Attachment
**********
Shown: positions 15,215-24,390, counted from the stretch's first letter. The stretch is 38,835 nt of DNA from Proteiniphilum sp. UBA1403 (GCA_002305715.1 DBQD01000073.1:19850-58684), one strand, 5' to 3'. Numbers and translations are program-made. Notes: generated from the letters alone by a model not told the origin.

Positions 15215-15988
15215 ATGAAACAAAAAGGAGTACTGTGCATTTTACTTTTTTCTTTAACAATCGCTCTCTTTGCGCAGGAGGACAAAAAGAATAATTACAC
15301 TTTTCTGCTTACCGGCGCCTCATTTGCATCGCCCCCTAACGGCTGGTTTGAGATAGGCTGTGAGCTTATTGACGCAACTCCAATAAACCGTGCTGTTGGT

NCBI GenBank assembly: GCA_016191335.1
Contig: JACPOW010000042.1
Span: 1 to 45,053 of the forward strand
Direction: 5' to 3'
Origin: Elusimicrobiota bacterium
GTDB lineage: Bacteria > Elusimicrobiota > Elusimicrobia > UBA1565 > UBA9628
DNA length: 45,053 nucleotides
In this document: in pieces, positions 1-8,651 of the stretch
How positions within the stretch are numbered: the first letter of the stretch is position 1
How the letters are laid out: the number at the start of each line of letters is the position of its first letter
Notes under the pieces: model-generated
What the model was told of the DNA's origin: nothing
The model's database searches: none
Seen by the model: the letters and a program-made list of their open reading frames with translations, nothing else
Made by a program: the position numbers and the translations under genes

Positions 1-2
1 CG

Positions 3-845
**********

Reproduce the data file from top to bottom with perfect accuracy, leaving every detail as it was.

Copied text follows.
Shown: positions 15,215-24,390, counted from the stretch's first letter. The stretch is 38,835 nt of DNA from Proteiniphilum sp. UBA1403 (GCA_002305715.1 DBQD01000073.1:19850-58684), one strand, 5' to 3'. Numbers and translations are program-made. Notes: generated from the letters alone by a model not told the origin.

Positions 15215-15988
15215 ATGAAACAAAAAGGAGTACTGTGCATTTTACTTTTTTCTTTAACAATCGCTCTCTTTGCGCAGGAGGACAAAAAGAATAATTACAC
15301 TTTTCTGCTTACCGGCGCCTCATTTGCATCGCCCCCTAACGGCTGGTTTGAGATAGGCTGTGAGCTTATTGACGCAACTCCAATAAACCGTGCTGTTGGT

NCBI GenBank assembly: GCA_016191335.1
Contig: JACPOW010000042.1
Span: 1 to 45,053 of the forward strand
Direction: 5' to 3'
Origin: Elusimicrobiota bacterium
GTDB lineage: Bacteria > Elusimicrobiota > Elusimicrobia > UBA1565 > UBA9628
DNA length: 45,053 nucleotides
In this document: in pieces, positions 1-8,651 of the stretch
How positions within the stretch are numbered: the first letter of the stretch is position 1
How the letters are laid out: the number at the start of each line of letters is the position of its first letter
Notes under the pieces: model-generated
What the model was told of the DNA's origin: nothing
The model's database searches: none
Seen by the model: the letters and a program-made list of their open reading frames with translations, nothing else
Made by a program: the position numbers and the translations under genes

Positions 1-2
1 CG

Positions 3-845